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Today's Guardian

In case you haven't seen it yet, today's Guardian is worth a look.  Below 
are two items:

1. Letter from George Galloway
2. Article by Ewen MacAskill

Best wishes,
Galloway to Hain: We'll see you in court

Thursday March 23, 2000
The Guardian

Peter Hain's parsimony with the truth about the Big Ben to Baghdad flight
(Letters, March 21) is miserly. The facts are these. After weeks of daily
cooperation with the Foreign Office, we were ambushed by Mr Hain acting -
we must suppose - on behalf of his new American friends. In a little over
24 hours over a weekend, he demanded we cut the number of journalists, aid
workers, doctors, religious leaders etc on board from 207 to 104, then to
"30 to 40" then "20 or so". That weekend he first said he would put the
flight to the UN sanctions committee as he was "bound to do", then that he
would not, then again that he would. 

When, in the teeth of opposition from my comrades, I surprised him by
acceding to all his demands, he came back giving me three hours to comply
with a new raft of demands from the US representative on the sanctions
committee. These were the reclassification of a typhoid vaccine as a
potential weapon, a bewildering array of new aviation questions and,
crucially, a demand for the precise purpose of each of the 29 people who
would be on board. All of this is in writing and available for inspection
and was widely reported.

In the face of these new demands, we called a press conference, announced
our refusal of these terms, the postponement of the flight and the
commencement of a legal case against the government for putting all of this
- unlawfully we contend - to the sanctions committee in the first place.
Hain's letter now claims there was no significance in these new demands and
that he obtained UN clearance as soon as we postponed the flight. Peculiar,
you might think, as we refused to answer the long list of new demands we
were given three hours to deal with. In any case we have seen no such UN
clearance and neither has anyone else. We will, however, see Mr Hain in

George Galloway MP

Battered Iraqis get by on a wing and a prayer

Some things can be mended, but not the knowledge deficit

Iraq: special report

Ewen MacAskill in Baghdad
Thursday March 23, 2000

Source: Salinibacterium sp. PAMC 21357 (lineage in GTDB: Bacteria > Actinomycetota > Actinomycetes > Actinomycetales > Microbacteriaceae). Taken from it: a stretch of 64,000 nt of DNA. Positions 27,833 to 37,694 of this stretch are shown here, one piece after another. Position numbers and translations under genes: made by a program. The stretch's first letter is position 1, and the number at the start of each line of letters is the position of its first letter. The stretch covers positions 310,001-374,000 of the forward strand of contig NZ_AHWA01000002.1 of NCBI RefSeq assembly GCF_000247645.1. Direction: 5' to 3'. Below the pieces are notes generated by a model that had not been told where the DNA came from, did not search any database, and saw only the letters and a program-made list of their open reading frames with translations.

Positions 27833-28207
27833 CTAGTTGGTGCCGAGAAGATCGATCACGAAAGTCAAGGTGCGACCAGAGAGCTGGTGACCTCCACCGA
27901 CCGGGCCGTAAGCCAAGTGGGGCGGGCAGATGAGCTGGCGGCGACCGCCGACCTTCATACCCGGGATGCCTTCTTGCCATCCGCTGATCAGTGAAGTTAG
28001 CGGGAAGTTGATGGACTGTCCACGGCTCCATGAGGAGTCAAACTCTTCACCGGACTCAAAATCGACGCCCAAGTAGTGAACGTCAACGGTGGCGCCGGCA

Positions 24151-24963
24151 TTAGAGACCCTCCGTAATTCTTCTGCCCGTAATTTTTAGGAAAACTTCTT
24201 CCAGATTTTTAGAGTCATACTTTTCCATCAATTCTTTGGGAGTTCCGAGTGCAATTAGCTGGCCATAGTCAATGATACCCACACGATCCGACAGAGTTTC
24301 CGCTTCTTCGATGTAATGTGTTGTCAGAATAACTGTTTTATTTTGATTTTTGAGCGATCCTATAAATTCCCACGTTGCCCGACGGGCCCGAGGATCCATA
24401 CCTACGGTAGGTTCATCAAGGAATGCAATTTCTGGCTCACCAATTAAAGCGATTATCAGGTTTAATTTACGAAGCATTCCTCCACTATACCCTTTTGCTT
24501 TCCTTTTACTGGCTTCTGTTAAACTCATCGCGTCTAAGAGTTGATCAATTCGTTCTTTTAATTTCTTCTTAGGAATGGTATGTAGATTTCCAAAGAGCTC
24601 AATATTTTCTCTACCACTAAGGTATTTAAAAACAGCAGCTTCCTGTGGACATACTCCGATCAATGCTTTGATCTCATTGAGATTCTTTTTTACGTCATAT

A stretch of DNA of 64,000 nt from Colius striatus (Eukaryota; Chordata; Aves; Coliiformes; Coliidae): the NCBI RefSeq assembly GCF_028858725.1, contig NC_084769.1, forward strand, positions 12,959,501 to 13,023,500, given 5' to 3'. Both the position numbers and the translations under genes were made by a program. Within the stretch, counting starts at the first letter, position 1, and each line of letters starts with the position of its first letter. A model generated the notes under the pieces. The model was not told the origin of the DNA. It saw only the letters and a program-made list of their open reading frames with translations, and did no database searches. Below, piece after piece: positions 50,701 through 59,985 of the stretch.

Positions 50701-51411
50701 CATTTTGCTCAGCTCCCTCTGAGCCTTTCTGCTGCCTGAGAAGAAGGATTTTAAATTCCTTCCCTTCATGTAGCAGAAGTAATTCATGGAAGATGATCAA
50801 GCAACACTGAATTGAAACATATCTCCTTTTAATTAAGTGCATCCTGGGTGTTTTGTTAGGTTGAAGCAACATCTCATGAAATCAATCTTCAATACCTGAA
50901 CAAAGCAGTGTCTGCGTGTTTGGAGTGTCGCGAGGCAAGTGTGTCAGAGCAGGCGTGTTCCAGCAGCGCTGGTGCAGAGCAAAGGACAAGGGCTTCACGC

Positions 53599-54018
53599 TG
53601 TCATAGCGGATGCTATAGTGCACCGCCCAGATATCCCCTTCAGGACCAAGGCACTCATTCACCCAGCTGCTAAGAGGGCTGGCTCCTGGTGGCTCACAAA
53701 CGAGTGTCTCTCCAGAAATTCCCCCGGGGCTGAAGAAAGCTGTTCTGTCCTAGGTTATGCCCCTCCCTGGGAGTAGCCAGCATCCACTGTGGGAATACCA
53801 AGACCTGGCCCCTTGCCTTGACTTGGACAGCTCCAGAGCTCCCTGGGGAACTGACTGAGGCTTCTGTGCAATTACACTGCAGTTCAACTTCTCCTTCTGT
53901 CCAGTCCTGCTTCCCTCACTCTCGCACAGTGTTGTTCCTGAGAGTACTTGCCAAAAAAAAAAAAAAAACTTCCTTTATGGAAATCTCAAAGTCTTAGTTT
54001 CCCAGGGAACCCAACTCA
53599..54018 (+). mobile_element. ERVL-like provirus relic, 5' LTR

The Guardian

Mustafa al-Aana, a medical student in Baghdad, can identify an automobile's
year and make at a glance, and so can every other driver in the Iraqi

It becomes easy after a while because there are few models newer than 1990,
the year President Saddam Hussein sent his army to invade Kuwait, United
Nations sanctions were imposed on his country and the world stopped for
ordinary Iraqis.

Car identification is an obsession. Drivers point out Austins, Vauxhalls and
Chevrolets. One driver reeled off the cars to either side of him: "Toyota
Crown '87. Honda '89. Volkswagen '92".

The vehicles keep running with bastardised spare parts and lots of
ingenuity. The main thoroughfare, Rasheed Street, looks life a moving
junkyard, with some of the cars dating back to the early 1960s. Mr Aana
drives a battered Datsun '79, which long ago ceased to have any paint on the
bodywork or any tread on the tyres.

Spare parts are hard to come by because of sanctions, and for three months
last year Mr Aana drove without brakes. He demonstrated his stopping system,
a combination of crashing down the gears and pulling on the hand brake.

"Now, I have a good brake system. Do not worry," he said, peering through
the windscreen, which had four big cracks. Above the windscreen hung a
little prayer: "Our God is great because he is the creator of the materials
of this car. Thanks for God."

Car breakdowns in the middle of the road are frequent, but Mr Aana claimed
that, even though the driving was high speed and aggressive, there were few
accidents, because people knew they would have difficulty repairing their
cars. Within minutes of that remark, he said calmly: "We may have an
accident." The traffic lights. had cut out, a frequent hazard in Baghdad
because of the power shortage.

He hurtled towards the mass of cars stuck at the junction, but his newish